Feni is now subject to a form of insolvency process in Macedonia pursuant to which a trustee in bankruptcy has been appointed who has control of Feni's affairs. There is a dispute that does not require to be considered at this stage whether any rights Feni may have against the defendants have been validly assigned to Resources. Because of that dispute, Feni, acting by the trustee in bankruptcy, is separately represented in the proceedings generally. But it made no separate appearance in or submissions on the applications argued before me. They were therefore argued by Mr Choo-Choy QC for the defendants and by Mr Grant QC for Resources and Marketing, but Mr Grant's submissions on behalf of Resources as (so it claims) assignee of Feni's rights dealt also with the position of Feni. In the description I give below of the claims being made, I shall ignore this aspect entirely and refer to Feni's claims simply as such.


It is clear to me that all of the claims advanced against them are disputed on the merits by the defendants, but those merits do not fall to be considered in this judgment. The summary description of the claims that I give below is therefore, and must be understood as, just a description of those claims as they are asserted by the claimants, to allow analysis of the jurisdictional issues that arise for determination.


The following applications were argued before me:

i) In the 2017 Claim, the defendants' application dated 11 January 2018 challenging jurisdiction, dealt with in this judgment. The principal issue is whether the claims made are matters relating to individual contracts of employment so as to engage Section 5 of the Lugano Convention. It is common ground that any claims that do engage Section 5 cannot be brought here. That is because the only basis for English jurisdiction relied on by the claimants is the jurisdiction provision in the defendants' respective Advisory Contracts with Marketing, quoted above. That jurisdiction provision does not satisfy Article 21 of the Convention. Therefore, it has no legal effect if Section 5 of the Convention applies, because it departs from the rule of jurisdiction under Section 5 that in matters relating to individual contracts of employment, the employer may only sue an employee domiciled in a Convention state in his or her state of domicile (see Articles 18, 20 and 23(5)).

ii) In the 2018 Claim, the applications I dealt with in my earlier judgment [2018] EWHC 3382 (Comm), that is to say:

a) Marketing's application dated 4 July 2018 for judgment against Mr Daskalakis in default under CPR 12.3(1), and

b) Mr Daskalakis' cross-application dated 10 July 2018 for a retrospective extension of time for filing an acknowledgment of service and/or for relief from sanctions for the late filing of his acknowledgment of service.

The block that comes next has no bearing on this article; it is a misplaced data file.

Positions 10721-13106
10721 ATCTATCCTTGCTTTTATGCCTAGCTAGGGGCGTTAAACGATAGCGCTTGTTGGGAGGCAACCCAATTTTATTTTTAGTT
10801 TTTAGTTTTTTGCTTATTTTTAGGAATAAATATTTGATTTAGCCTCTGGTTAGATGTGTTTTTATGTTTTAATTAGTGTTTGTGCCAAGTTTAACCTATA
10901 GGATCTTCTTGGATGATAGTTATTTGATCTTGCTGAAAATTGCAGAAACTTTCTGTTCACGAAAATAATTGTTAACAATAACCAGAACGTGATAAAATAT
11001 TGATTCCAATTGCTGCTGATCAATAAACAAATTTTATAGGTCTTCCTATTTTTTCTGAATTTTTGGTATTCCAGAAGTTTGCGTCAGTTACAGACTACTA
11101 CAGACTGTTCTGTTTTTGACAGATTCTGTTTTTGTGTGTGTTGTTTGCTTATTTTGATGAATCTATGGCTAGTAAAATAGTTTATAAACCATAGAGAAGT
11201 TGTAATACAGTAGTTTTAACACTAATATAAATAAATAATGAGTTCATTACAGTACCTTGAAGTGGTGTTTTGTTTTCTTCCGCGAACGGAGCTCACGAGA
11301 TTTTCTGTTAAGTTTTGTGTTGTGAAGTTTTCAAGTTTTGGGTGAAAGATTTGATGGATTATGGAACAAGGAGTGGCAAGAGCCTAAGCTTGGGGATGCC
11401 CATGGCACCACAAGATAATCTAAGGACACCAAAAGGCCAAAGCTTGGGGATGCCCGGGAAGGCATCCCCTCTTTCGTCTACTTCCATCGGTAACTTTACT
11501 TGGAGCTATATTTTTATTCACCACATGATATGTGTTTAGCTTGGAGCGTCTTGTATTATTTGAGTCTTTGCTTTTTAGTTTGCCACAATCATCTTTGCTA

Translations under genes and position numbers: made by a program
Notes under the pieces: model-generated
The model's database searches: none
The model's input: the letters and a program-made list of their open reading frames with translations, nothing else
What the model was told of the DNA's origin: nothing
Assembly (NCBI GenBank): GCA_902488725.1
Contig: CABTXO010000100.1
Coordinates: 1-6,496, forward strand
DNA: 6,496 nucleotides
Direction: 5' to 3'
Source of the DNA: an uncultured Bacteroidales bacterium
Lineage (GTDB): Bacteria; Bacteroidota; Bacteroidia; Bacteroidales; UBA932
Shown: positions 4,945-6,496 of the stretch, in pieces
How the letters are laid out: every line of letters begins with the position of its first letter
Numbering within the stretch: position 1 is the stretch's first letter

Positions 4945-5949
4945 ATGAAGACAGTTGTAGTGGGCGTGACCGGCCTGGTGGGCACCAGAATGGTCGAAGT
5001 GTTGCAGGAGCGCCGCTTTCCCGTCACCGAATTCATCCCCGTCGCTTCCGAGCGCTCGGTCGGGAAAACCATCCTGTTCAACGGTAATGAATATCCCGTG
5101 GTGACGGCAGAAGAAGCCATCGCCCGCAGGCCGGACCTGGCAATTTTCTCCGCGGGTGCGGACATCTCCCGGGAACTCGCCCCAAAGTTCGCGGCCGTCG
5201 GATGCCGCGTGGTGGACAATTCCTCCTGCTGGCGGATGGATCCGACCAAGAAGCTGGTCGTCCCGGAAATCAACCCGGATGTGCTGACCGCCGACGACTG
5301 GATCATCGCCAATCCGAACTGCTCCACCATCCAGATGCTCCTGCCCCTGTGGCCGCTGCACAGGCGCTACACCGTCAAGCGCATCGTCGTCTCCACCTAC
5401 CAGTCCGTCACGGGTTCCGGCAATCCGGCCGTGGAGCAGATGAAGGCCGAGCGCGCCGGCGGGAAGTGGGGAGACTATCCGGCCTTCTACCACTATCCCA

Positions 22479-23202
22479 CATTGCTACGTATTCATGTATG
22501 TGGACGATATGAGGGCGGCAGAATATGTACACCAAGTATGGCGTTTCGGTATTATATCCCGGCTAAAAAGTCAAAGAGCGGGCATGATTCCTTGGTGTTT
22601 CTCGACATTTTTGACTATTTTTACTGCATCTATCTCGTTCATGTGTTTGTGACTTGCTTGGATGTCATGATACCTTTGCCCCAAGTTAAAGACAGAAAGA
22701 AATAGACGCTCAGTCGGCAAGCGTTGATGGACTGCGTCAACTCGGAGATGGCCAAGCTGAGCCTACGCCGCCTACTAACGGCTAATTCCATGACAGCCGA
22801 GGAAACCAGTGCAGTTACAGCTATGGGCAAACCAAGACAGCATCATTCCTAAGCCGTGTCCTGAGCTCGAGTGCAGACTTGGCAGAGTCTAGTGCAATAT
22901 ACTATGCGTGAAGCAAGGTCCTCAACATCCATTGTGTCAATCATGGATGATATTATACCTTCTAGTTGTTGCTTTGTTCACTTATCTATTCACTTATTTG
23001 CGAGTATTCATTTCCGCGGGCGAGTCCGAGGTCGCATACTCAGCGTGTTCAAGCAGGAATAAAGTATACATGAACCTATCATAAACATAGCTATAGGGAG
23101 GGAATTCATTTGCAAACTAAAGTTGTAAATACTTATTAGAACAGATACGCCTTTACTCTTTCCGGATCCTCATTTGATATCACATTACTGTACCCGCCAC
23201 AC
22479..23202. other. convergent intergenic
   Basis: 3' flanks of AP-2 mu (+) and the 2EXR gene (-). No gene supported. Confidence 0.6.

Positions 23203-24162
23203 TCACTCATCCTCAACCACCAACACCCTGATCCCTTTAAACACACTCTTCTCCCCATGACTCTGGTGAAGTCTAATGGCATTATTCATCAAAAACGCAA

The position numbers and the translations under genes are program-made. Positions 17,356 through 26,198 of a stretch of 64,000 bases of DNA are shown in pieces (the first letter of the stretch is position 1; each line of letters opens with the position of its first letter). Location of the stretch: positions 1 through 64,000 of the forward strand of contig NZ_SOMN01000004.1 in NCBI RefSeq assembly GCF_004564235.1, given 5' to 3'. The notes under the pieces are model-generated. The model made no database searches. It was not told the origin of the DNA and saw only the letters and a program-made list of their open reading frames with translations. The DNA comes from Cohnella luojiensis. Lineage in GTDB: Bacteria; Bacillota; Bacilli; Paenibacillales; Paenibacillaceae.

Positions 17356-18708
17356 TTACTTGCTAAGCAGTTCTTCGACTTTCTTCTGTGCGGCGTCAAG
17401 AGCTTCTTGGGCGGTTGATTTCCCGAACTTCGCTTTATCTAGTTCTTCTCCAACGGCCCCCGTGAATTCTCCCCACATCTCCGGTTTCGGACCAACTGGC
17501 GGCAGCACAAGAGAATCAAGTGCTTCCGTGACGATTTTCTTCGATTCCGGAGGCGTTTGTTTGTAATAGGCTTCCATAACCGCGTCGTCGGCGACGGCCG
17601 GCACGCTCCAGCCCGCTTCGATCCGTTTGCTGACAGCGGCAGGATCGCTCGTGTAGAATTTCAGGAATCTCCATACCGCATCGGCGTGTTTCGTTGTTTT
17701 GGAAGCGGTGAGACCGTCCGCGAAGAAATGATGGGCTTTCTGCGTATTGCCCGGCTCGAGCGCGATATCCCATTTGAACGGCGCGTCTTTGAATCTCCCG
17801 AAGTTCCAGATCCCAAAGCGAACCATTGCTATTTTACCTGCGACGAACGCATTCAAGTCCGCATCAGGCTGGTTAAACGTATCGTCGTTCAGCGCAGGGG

The defendants have also applied to challenge jurisdiction in the 2018 Claim, by application dated 26 July 2018, relying on the same grounds as they raise in respect of Marketing's claims in the 2017 Claim. That application was not listed for consideration at this stage, but the parties agreed that the ruling on the jurisdiction challenge in the 2017 Claim will determine it. That involved an acceptance by Marketing that Mr Daskalakis should be entitled to challenge jurisdiction in the 2018 Claim even though he filed his acknowledgment of service late, and to that extent I granted Mr Daskalakis relief from sanctions as I explained in my earlier judgment.

The Claims


In CL-2017-000402 (‘the 2017 Claim’), Resources, Marketing and Feni are all claimants. The following claims are asserted.


EC Ecotech Consulting AG (‘Ecotech’), a Swiss company incorporated in December 2013 and alleged by the claimants to be connected to Mr Daskalakis or his family, is said to have received US$230,000 from Resources during 2014 and 2015 under two contracts for consulting services, dated 1 January 2014 and 1 January 2015, concluded between Resources and Ecotech. Resources alleges that the defendants caused or procured Resources to conclude those contracts and/or make those payments in breach of contractual and fiduciary duties owed to Resources.


Ecotech is also said to have received US$1,539,838.11 from Marketing in February 2015 under a service agreement dated 28 January 2015 concluded between Marketing and Ecotech for the provision of phyto-sanitary and environmental compliance services. Marketing alleges that the defendants caused or procured Marketing to enter into that contract and/or make that payment in breach of contractual and fiduciary duties owed to Marketing.


Finally, as regards Ecotech, it is said to have received US$39,486.80 from Marketing in settlement of an August 2015 invoice from Ecotech to Resources under the 1 January 2015 contract referred to in paragraph 12 above. Marketing alleges that the defendants caused or procured it to make that payment in breach of contractual and fiduciary...

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    • United Kingdom
    • Queen's Bench Division (Commercial Court)
    • 19 October 2020
    ...Reference to cases on English domestic law, such as the illuminating decision of Andrew Baker J in Cunico Resources NV v Daskalakis [2019] EWHC 57 (Comm) does not provide an answer. Nor is it an answer for Mr Eschwege to postulate the binary conclusion that if the Defendants are not employ......
  • Cunico Resources NV v Konstantinos Daskalakis Arvind Mundhra
    • United Kingdom
    • Queen's Bench Division (Commercial Court)
    • 20 February 2019
    ...Orders’). The judgments upon the basis of which those orders were made are [2018] EWHC 3382 (Comm) (‘the December Judgment’) and [2019] EWHC 57 (Comm) (‘the January Judgment’). The parties will not need me to reiterate the background or explain the proceedings. If anyone outside the case ......